Astrophysicists suggest looking for the shimmering light of cities on far off planets
The nighttime light of cities could be a new target in the search for extra-terrestrial life. A recent paper by Avi Loeb of the Harvard-Smithsonian Center for Astrophysics and Edwin Turner of Princeton University suggests that we should be scouring faraway planets for urban metropolises.
It’s an idea that relies on a lot of assumptions being true, but the basic premise is that if there are planets with human-like intelligent life, they'll likely have invented their way out of the dark nights caused by revolving around a sun. In other words, cities full of lights shining out, waiting to be seen.
But if there are alien mega-cities – and we can only hope that there are – this approach might offer a way to track them down and identify places in the universe where other intelligent life has evolved. Loeb and Turner suggest that the lights of big cities would be a relatively easy tell. The Harvard-Smithsonian Center for Astrophysics explains:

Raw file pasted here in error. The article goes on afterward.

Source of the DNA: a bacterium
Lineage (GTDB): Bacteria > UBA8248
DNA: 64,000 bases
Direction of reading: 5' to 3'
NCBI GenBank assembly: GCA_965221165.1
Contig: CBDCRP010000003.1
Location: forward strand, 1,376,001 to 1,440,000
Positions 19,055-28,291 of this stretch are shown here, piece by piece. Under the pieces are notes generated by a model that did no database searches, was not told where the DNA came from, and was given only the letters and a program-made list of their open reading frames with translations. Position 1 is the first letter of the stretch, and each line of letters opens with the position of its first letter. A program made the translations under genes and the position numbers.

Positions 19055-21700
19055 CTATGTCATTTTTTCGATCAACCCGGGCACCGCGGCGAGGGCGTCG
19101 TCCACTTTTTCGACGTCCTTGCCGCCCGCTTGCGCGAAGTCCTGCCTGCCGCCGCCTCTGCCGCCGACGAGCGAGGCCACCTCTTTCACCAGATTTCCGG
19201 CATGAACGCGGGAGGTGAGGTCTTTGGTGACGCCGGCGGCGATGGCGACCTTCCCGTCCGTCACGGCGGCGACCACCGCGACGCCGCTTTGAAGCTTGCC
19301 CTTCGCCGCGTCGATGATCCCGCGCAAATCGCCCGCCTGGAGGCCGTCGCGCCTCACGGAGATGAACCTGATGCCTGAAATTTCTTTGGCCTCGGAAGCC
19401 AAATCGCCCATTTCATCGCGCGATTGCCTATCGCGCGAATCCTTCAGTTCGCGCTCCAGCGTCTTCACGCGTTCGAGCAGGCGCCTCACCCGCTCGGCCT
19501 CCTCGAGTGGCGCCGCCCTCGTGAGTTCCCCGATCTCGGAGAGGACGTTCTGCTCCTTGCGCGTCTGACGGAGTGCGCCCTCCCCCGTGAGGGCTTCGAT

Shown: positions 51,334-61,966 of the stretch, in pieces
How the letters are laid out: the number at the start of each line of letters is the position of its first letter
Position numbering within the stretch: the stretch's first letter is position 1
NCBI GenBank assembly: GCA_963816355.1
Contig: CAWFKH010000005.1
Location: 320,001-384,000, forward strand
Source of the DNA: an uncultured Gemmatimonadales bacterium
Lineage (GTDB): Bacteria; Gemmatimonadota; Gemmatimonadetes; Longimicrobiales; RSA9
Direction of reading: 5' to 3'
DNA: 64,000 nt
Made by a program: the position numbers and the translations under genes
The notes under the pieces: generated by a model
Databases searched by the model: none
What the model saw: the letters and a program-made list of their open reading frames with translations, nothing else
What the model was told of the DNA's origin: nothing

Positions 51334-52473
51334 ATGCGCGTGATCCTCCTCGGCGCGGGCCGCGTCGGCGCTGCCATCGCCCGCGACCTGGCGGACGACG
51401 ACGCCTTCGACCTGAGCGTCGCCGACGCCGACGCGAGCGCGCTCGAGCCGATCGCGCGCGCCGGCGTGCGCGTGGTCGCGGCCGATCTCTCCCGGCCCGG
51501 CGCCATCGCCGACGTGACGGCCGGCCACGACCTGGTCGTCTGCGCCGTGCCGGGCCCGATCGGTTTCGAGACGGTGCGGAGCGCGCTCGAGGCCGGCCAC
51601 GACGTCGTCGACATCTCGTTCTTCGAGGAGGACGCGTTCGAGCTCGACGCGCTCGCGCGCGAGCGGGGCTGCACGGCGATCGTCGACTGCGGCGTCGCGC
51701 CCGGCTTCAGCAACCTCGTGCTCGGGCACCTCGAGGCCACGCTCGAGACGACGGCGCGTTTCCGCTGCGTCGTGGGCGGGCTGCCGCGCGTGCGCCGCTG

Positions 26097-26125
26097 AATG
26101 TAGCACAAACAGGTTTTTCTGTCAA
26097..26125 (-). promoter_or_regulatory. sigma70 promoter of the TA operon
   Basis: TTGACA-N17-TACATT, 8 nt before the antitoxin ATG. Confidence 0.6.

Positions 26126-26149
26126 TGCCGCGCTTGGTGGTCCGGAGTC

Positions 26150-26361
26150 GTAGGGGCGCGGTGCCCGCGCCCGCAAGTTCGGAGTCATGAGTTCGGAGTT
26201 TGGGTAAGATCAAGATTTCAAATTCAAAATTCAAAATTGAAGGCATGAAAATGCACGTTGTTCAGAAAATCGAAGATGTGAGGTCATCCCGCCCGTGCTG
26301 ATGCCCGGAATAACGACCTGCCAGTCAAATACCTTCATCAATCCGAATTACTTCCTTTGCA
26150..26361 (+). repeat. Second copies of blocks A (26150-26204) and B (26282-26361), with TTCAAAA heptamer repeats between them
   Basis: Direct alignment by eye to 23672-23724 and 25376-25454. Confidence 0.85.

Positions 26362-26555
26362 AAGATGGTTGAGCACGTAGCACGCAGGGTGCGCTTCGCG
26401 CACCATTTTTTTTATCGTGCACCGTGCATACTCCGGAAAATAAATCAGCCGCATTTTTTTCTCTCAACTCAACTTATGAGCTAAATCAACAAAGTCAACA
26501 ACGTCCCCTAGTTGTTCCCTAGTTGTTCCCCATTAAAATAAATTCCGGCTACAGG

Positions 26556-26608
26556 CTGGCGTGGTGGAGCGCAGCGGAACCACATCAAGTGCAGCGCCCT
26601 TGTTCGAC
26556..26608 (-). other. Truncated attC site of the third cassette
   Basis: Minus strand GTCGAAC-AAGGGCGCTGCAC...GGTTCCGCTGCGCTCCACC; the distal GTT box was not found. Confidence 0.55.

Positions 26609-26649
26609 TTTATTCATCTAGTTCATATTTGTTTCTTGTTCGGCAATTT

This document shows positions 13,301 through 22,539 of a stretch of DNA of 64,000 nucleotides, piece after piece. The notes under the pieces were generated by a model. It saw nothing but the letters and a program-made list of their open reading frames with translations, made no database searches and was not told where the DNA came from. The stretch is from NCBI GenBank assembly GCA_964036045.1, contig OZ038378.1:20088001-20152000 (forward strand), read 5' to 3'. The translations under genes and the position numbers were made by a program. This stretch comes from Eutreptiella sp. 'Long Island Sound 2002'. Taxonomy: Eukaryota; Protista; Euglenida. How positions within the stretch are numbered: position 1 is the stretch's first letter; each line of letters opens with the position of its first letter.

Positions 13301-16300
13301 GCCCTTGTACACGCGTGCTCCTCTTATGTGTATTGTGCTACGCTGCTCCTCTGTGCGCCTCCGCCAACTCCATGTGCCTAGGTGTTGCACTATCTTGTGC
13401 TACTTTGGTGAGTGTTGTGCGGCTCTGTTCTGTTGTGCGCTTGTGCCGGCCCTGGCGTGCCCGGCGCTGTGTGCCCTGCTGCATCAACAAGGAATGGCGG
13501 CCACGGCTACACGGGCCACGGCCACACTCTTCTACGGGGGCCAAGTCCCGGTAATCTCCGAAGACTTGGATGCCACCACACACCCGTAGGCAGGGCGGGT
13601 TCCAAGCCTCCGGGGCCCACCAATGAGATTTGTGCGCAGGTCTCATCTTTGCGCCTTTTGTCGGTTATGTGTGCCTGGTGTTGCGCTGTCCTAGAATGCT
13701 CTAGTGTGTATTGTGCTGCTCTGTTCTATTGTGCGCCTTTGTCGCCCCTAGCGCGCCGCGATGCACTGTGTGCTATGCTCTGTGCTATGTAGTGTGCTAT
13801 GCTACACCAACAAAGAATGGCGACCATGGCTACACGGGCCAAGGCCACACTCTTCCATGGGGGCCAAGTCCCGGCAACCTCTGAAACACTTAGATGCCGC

As the planet orbits, it goes through phases similar to those of the Moon. When it's in a dark phase, more artificial light from the night side would be visible from Earth than reflected light from the day side. So the total flux from a planet with city lighting will vary in a way that is measurably different from a planet that has no artificial lights.
This sort of observation of far-off planets isn’t possible yet, but telescopes are improving. The researchers note that through their method, telescopes today would be able to observe a Tokyo-sized city as far away as Pluto. Once the hardware is improved, astronomers and scientists might consider pointing their telescopes to the 1,235 Earth-sized planets NASA’s Kepler mission has so far identified.
Loeb concedes that finding an alien city is a long-shot, but that no extra resources would be needed to look. And as our own planet becomes increasingly urbanized, maybe it will be us that gets discovered.